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A distant view of the magnificent Opera House that Sydney calls it's own...
SYDNEY OPERA HOUSE ORIGINS
Planning for the Sydney Opera House began in the late 1940s, when Eugene Goossens, the Director of the NSW State Conservatorium of Music, lobbied for a suitable venue for large theatrical productions. The normal venue for such productions, the Sydney Town Hall, was not considered large enough.
By 1954, Goossens succeeded in gaining the support of NSW Premier Joseph Cahill, who called for designs for a dedicated opera house. It was also Goossens who insisted that Bennelong Point be the site for the Opera House. Cahill had wanted it to be on or near Wynyard Railway Station in the northwest of the CBD.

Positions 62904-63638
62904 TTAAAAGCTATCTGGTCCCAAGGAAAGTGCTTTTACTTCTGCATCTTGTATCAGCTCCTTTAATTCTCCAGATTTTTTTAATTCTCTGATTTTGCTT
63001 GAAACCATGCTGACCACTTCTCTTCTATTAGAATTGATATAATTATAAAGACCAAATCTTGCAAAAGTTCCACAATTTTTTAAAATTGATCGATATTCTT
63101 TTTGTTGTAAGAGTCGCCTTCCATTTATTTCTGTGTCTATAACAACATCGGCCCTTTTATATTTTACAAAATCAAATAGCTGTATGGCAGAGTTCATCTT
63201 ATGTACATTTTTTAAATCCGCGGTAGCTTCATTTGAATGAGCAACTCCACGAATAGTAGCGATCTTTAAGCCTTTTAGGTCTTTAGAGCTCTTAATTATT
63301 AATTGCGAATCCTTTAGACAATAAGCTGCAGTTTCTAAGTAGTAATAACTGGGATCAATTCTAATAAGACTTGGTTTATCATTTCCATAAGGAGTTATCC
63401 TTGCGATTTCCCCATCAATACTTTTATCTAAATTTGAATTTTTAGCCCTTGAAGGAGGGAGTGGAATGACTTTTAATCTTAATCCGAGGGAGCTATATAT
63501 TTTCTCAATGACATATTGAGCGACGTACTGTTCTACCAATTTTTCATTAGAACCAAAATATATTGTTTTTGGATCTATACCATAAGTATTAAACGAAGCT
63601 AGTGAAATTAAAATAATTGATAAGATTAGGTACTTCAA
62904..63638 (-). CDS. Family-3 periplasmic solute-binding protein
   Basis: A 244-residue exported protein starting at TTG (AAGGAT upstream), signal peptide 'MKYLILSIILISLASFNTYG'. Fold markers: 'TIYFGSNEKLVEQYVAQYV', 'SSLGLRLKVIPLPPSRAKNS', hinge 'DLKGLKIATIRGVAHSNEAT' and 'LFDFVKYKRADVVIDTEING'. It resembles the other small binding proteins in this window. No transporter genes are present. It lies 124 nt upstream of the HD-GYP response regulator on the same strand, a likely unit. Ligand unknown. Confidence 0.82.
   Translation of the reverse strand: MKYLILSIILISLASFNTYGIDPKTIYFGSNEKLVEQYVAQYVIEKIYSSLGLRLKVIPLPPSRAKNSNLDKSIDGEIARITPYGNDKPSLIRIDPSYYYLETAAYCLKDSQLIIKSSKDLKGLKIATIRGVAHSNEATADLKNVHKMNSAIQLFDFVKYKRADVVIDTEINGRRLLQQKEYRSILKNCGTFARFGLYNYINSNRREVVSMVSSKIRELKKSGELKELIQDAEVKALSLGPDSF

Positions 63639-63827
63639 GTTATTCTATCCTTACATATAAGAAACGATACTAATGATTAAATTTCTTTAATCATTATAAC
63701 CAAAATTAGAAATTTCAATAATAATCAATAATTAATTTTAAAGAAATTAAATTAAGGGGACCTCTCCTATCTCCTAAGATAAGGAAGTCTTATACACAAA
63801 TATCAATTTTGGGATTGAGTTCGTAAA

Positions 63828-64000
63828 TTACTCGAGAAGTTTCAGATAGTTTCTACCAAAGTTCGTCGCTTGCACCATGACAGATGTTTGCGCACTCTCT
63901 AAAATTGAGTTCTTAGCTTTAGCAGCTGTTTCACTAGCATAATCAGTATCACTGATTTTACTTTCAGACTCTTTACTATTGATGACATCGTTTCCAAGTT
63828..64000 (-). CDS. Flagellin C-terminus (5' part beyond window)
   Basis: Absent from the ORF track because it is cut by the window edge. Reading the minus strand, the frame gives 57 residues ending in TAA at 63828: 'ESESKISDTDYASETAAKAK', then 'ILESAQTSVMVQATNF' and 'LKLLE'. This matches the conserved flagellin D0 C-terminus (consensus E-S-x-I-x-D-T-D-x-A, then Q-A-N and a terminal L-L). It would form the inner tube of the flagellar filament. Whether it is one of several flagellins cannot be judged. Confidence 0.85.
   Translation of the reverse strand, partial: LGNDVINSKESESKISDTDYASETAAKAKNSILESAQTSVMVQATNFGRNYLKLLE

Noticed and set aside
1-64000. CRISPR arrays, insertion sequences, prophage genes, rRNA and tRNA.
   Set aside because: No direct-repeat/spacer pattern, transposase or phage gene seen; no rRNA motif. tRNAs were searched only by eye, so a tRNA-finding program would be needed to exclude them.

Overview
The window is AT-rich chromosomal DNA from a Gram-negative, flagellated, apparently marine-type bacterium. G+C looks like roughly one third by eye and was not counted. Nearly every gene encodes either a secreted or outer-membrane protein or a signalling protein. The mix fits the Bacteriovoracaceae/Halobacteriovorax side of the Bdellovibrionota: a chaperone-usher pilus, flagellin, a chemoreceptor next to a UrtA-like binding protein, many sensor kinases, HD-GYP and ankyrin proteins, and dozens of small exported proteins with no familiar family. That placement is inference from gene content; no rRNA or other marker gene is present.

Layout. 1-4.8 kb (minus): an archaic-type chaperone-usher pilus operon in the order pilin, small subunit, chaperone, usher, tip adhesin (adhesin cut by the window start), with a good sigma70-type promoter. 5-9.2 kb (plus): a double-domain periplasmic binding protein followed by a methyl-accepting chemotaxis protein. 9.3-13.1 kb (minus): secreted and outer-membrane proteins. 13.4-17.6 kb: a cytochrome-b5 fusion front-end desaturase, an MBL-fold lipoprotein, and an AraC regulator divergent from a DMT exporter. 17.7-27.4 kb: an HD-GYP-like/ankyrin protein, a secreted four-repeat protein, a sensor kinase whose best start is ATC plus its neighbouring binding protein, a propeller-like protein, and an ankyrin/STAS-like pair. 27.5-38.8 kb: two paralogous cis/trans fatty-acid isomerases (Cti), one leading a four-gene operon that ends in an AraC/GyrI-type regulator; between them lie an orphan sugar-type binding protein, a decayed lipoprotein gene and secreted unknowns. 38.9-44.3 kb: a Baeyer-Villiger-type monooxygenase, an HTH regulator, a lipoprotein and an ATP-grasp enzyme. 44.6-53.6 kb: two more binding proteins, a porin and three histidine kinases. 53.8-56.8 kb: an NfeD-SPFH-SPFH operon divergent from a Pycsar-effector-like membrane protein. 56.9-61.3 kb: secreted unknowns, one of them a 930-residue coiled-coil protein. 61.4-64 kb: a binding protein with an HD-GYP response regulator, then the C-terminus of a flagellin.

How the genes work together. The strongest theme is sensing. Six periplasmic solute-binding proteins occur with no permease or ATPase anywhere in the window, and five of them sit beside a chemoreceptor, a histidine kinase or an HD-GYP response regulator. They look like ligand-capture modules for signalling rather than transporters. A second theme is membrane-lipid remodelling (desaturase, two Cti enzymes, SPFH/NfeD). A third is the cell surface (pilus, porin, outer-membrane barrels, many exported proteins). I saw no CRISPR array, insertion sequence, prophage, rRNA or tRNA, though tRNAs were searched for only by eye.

A design competition was launched by Cahill on 13 September 1955 and received 233 entries, representing architects from 32 countries. The criteria specified a large hall seating 3,000 and a small hall for 1,200 people, each to be designed for different uses, including full-scale operas, orchestral and choral concerts, mass meetings, lectures, ballet performances and other presentations.
The winner, announced in 1957, was Jørn Utzon, a Danish architect. According to legend the Utzon design was rescued from a final cut of 30 "rejects" by the noted Finnish architect Eero Saarinen. The prize was £5,000. Utzon visited Sydney in 1957 to help supervise the project.